Does the British public see aid for poor, disaster-prone countries as a good cause? Yes. Are they interested in what happens to their money? Yes. Do they know much about it? No.
Those were the main findings of two opinion surveys released in the UK last year by the British Red Cross and the Institute of Development Studies (IDS).
IDS cautioned that low awareness about how aid is spent could damage support for the British government's commitment to raise its foreign aid budget.
It's a worry shared on a global scale by the Bill & Melinda Gates Foundation. The health and development giant has launched a competition to find innovative ways of communicating to the public in developed nations that aid is working, isn't wasted (in the main), and gets good results for poor people.
The foundation has teamed up with the annual Cannes Lions International Festival of Creativity, which brings together the global advertising and communications industry, in what they describe as "a unique call for action that aims to inspire the world's greatest brand communicators to come up with an idea that will help solve a global problem".
"Communication about development aid has long focused on making the case for its need," says Tom Scott, director of global brand and innovation at the Gates Foundation. "There is a huge opportunity to talk about how it works and what it does – to tell the real success stories that exist."
In fact, you don't have to be an advertising whizz kid to enter the fray – the challenge is open to any individual, team, agency or company.
All you have to do is send in a two-page communications idea for telling the positive stories behind global development aid by May 15.
The submissions will be judged by a jury that includes a group of specially selected top creative executives called Cannes Chimera and members of the Gates Foundation's review board. Up to ten of the best will be selected as finalists, receiving $100,000 each to develop their idea.
The winners will also be flown to Seattle and mentored by the Cannes Chimera experts to hone their projects, with a further opportunity to apply for $1 million to put them into practice.
Philip Thomas, Cannes Lions CEO, tells me there's been an enormous amount of interest in the competition from the world's big advertising and design networks.
But they may well need to bring in the relief and development charities they sometimes work with as clients to get the full story on aid, and find beneficiaries who can tell it from their own perspective.
"This is a really complex area," he says, "Most advertising agencies on their own would really struggle to be able to put forward a good case."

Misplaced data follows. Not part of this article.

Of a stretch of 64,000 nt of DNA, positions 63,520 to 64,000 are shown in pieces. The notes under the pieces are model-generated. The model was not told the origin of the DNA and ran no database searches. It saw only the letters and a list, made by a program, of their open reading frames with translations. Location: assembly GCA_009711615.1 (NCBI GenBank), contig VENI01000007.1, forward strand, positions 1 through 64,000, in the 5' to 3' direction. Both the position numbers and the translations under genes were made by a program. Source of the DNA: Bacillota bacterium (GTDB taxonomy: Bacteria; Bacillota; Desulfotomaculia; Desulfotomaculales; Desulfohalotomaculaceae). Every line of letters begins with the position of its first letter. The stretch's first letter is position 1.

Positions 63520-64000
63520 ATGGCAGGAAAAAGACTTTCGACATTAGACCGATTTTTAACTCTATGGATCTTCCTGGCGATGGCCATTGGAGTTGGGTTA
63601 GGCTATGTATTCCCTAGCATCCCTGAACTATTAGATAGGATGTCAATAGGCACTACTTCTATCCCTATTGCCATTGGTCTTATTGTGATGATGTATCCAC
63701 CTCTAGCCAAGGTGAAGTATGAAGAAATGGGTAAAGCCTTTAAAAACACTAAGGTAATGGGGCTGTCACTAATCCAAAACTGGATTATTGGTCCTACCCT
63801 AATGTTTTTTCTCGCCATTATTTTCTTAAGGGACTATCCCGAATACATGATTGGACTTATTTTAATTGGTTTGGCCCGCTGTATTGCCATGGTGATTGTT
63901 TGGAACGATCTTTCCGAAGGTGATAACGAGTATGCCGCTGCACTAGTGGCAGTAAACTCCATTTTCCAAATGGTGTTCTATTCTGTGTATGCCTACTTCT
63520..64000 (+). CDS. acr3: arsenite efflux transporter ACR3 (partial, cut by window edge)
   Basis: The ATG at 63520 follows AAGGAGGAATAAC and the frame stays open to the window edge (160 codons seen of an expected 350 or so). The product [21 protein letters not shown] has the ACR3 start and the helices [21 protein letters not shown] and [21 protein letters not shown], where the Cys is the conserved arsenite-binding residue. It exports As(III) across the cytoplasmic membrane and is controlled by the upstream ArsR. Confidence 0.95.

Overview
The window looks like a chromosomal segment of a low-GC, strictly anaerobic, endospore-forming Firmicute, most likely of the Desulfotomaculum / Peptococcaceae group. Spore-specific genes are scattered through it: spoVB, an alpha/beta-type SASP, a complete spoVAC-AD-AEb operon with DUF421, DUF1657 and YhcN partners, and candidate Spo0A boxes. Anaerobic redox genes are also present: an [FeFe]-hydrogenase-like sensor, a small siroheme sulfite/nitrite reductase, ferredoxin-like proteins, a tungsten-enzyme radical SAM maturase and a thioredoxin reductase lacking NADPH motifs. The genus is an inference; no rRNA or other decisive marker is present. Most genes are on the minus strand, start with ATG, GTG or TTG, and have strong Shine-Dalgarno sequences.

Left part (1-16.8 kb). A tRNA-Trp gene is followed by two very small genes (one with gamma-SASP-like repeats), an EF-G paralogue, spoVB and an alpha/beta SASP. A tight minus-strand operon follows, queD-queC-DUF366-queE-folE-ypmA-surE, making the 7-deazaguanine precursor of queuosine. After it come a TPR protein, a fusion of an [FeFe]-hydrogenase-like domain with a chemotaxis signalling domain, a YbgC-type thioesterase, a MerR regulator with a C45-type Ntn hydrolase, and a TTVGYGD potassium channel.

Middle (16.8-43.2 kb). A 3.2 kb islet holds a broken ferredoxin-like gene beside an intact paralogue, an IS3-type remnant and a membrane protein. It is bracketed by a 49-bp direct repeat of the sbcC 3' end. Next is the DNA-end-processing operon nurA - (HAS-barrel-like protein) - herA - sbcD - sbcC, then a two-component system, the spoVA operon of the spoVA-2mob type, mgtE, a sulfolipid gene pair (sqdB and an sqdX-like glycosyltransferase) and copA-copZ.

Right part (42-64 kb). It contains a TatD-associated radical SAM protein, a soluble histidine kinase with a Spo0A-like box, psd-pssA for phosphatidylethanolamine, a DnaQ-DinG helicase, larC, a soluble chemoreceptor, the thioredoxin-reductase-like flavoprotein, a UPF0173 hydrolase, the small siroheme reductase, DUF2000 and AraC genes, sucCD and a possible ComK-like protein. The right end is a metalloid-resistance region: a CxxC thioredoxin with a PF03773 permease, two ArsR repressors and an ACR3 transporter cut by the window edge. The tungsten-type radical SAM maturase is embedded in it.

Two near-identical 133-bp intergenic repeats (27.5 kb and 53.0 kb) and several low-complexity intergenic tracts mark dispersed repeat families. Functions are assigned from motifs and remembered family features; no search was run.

Thomas is hoping the competition will throw up some revolutionary ideas, which he believes are likely to be digital and thus able to reach a lot of people.
The web information on the challenge mentions some examples of what the Gates Foundation and Cannes Lions are looking for. They include new ways to collect and share first-person stories from aid recipients; data collection and visualisation that demonstrates where funding goes and its impact; creative distribution mechanisms to deliver stories and other information; and interactive approaches like games and crowdsourcing.
Based on the communications I've seen aid agencies using in the last few years, it seems to me that some of these things are already happening.
The British Red Cross, for example, ran a cutting-edge alternate reality game to introduce people to life in a Ugandan displacement camp through the eyes of a boy called Joseph. And Save the Children did an online multimedia project about its work with the people of Kroo Bay, a slum in Sierra Leone's Freetown, which aimed to link the charity's UK supporters with mothers and children benefiting from the funded activities.
But perhaps efforts so far have been on too small a scale to make a real difference to the wider public's perceptions. And perhaps a competition with more money and the weight of the world's creative industry behind it will be the catalyst needed to change that.
When Cannes Lions' Thomas got the brief from the Gates Foundation, his first reaction was that telling the world aid works is an "extremely difficult" one to crack.
"My second thought was that this is what our industry thrives on – they thrive on being given the most hairy, audacious briefs, because that is what they do for a living," he says. "So why not? Let's just send it out there, and if these guys can't come up with something interesting – and hopefully meaningful – then frankly nobody can."
For information on how to enter the "Aid is Working. Tell the World" competition, visit the Gates Foundation Grand Challenges Initiative website.